If you want to find yourself, then lose yourself. (I’m offering a free Dairy Queen Blizzard to the first reader who can identify the person I just plagiarized.)

Now, having said all that, here’s an observable fact: The vast majority of ordinary human beings will tell you that a thriving life partnership is, for them, a crucial ingredient of a meaningful and satisfying life. Even most people who don’t find such a relationship will tell you they wish they had found one. So, is it possible to live a meaningful and satisfying life without a thriving life partnership? Of course! And many single people do find great meaning and satisfaction in their lives. But some large part of that group will die saying, in as many words, they made the very best out of a life that was not their first choice.

It’s certainly what I will be saying, should this be my lot. And this won’t make me unhealthy. Just a man acknowledging a loss.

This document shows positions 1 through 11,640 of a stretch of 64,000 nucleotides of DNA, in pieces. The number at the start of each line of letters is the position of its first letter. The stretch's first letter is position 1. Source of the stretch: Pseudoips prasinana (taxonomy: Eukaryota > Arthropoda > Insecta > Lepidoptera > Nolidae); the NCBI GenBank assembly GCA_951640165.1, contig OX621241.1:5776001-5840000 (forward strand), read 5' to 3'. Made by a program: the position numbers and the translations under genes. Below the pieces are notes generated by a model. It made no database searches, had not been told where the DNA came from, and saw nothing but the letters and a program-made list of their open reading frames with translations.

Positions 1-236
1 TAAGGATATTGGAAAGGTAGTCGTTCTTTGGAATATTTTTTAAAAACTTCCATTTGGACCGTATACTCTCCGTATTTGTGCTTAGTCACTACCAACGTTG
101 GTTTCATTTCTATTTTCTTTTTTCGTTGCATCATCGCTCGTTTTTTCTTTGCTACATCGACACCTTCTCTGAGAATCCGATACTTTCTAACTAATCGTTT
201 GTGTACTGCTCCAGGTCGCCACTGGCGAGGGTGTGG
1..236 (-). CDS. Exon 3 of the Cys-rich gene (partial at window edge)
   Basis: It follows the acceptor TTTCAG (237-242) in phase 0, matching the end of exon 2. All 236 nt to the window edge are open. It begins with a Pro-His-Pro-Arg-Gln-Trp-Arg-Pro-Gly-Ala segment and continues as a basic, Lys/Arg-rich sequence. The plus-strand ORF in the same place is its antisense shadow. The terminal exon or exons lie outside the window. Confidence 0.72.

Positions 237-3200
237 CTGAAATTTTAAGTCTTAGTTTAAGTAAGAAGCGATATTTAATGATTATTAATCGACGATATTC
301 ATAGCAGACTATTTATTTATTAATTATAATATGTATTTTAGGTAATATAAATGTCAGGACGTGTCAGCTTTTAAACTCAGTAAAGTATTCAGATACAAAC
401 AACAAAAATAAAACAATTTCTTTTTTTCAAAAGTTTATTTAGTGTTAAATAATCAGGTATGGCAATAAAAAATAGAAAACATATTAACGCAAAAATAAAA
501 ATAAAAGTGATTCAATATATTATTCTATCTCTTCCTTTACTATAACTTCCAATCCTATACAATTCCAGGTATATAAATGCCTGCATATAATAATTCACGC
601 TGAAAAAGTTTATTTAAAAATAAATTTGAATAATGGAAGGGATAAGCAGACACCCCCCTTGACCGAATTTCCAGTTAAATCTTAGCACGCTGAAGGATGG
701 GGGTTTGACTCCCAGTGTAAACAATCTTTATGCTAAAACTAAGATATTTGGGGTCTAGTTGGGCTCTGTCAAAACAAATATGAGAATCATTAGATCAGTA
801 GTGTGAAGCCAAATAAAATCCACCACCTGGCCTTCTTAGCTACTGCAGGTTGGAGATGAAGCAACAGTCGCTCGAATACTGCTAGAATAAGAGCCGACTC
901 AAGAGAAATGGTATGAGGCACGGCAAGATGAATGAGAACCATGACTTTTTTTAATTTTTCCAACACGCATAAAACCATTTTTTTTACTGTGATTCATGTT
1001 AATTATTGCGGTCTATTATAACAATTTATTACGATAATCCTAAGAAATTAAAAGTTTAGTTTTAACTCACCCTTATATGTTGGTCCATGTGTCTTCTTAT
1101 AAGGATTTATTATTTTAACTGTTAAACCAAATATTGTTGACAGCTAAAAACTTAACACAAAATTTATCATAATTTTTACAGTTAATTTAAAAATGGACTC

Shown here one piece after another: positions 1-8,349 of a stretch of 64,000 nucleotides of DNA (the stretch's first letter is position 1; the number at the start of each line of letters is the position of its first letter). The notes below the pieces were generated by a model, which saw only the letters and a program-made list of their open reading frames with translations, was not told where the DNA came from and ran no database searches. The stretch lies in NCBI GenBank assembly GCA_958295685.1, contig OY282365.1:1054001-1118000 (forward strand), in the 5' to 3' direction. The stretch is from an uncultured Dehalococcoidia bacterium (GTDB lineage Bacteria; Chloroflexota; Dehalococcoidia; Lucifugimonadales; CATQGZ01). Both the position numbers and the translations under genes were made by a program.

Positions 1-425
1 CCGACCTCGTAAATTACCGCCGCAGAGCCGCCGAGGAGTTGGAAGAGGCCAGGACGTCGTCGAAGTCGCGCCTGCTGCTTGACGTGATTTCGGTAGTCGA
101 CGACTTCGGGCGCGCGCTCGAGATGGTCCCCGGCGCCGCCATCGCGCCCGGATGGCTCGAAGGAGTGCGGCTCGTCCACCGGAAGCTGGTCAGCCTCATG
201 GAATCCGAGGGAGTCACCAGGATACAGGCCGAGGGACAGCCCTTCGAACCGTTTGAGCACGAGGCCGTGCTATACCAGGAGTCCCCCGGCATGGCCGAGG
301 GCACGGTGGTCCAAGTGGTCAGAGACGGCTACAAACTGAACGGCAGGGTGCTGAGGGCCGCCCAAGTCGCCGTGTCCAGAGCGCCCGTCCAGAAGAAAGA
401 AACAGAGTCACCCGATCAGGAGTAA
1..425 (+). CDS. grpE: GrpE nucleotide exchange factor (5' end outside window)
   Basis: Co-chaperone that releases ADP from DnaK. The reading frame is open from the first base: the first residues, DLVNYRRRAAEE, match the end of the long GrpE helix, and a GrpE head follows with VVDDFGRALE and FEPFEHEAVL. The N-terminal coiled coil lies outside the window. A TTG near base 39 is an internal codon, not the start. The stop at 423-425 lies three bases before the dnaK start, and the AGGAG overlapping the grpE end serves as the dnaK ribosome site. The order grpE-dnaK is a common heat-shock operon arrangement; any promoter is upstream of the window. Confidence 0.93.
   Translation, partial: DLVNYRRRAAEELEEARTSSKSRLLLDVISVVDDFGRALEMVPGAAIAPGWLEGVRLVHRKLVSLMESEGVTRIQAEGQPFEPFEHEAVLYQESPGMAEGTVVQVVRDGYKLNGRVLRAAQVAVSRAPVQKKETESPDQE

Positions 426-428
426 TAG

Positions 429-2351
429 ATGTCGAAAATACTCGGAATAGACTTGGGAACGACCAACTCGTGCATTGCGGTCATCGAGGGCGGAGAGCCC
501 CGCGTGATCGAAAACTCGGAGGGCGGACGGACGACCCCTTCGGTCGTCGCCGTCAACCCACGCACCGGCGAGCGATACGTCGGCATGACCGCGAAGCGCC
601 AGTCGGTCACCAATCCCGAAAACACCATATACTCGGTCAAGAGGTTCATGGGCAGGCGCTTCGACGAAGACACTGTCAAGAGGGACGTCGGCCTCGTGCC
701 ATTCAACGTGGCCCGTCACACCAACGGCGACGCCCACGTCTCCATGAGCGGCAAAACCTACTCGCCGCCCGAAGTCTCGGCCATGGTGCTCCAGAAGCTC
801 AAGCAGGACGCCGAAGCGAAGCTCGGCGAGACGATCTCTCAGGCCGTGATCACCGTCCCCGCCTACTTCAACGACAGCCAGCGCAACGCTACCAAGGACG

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The deeper art  — irony  [paradox]– vs. more reactive bromide satire/sarcasm [contradiction] instead of mysteriously wondrous irony  –
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The most important realities in the human experience can only be apprehended as paradox. As I often say, a paradox is like a hammock: It only works when each end is hung on irreconcilable opposites. Only then will you find a place to lie down and rest.

A paradox is not the same as a contradiction. If you say to me, “The skies are clear and the skies are cloudy,” you are talking in contradiction. Because the skies cannot at once be clear and cloudy. Either the skies are clear. Or they are cloudy.